The STOCK of CB balances can never change without action coming from the Govt. The private sector cannot change the nominal level of CB balances by themselves. This is the main reason for my claim that a nation’s nominal “debt” level cannot impact the economy very much aside from interest rate impacts.

    The deficit is important because its THE meaningful flow. Deficits and most Govt spending (the regressive impact of FICA notwithstanding)redistribute bank deposits from people with low propensities to consume to people with higher propensities to consume. This is why they are stimulative, obviously.

  4. Now, how would I explain to a layperson the impacts of China wanting to become a net importer of American goods by cashing in their savings of securities accounts and then using the new bank deposits to actually buy US$ denominated goods and services?

    I would ask them if they’ve previously complained about american manufacturing jobs being shipped to China. And if they did complain about that, then why would the now be complaining about the reversal of that trend?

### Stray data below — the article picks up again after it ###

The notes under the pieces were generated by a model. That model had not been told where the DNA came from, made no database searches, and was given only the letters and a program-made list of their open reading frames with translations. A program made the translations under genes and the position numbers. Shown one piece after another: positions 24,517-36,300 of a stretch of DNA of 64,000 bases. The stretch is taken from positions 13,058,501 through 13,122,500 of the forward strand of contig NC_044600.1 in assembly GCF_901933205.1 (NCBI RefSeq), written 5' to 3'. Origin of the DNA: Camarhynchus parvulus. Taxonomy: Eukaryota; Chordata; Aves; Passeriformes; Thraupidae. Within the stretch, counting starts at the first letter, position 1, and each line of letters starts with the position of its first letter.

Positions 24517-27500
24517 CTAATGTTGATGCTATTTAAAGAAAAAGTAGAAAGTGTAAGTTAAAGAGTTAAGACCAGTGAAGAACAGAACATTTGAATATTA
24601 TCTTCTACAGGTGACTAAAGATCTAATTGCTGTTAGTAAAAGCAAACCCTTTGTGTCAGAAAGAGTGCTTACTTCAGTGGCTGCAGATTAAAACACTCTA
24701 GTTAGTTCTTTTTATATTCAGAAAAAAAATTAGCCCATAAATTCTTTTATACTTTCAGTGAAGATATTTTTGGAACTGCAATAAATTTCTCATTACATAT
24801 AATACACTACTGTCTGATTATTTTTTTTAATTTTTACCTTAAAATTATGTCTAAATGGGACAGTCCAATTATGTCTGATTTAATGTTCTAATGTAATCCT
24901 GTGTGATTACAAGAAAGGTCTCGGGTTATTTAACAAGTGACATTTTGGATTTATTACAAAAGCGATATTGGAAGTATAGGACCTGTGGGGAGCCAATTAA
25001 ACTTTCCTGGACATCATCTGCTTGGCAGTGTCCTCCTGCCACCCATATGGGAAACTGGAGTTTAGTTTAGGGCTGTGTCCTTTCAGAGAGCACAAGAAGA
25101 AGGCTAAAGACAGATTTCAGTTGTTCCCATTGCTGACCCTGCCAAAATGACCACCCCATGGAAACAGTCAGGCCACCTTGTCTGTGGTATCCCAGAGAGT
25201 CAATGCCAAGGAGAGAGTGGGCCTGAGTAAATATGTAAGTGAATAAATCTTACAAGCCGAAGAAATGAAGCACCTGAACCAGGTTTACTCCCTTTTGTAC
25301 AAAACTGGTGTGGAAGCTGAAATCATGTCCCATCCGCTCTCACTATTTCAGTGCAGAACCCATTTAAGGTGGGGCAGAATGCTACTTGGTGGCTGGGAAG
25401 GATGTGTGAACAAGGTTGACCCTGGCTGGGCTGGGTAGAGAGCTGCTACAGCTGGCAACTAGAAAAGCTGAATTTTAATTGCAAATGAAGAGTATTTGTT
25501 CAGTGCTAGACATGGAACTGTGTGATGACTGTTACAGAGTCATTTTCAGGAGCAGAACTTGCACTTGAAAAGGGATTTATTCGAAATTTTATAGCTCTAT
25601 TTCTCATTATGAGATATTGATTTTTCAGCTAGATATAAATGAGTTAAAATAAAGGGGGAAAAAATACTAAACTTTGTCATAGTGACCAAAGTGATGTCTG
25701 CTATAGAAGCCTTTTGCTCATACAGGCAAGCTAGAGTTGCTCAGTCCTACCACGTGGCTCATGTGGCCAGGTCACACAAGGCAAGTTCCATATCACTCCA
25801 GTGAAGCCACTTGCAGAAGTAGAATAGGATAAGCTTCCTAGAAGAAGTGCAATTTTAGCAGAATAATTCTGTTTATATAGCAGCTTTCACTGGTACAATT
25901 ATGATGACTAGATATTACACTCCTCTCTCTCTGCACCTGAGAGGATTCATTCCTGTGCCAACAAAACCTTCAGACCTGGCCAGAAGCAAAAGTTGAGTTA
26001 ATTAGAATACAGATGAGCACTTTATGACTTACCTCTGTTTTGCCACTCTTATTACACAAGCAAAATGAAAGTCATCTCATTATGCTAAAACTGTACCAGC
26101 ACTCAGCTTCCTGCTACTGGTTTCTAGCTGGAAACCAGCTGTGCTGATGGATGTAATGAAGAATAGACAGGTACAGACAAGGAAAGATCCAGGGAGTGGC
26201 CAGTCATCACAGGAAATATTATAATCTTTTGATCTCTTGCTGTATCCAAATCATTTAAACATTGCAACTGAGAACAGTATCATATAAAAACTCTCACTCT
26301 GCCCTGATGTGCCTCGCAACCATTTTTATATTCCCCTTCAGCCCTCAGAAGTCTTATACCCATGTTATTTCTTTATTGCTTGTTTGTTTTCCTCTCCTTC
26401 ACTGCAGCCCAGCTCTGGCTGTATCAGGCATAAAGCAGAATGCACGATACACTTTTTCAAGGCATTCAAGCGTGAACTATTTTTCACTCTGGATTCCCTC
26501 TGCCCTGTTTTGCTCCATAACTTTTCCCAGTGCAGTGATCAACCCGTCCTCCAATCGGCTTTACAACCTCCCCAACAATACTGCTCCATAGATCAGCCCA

• Yes I certainly agree with this comment and I agree with most of your previous one too.

      Except I’d just make the point that the swapping of financial assets isn’t entirely without consequence. The demand for Treasury securities does affect the exchange rate of a currency. If there’s a high demand for UK Treasury securities the £ will rise and this will cause the external deficit to rise too. Imports become cheaper and exports dearer. Conversely if there’s low demand the £ will fall, the external deficit will fall and may even turn into a surplus. In which case, there would be no need for the sale of securities anyway.

      In principle the same could happen in the US too. The Chinese do peg their currency to the $, and with $3 trillion in reserve can pretty much choose what that rate should be, so the effect is less noticeable.

    • Maybe a layman would say the Chinese are buying securities for a reason?
      As a surplus run government, trade is essential to the Chinese economy, so maybe this layman thinks the Chinese buy up huge amounts of USA securities to hold their prices of trade down. aka their currency.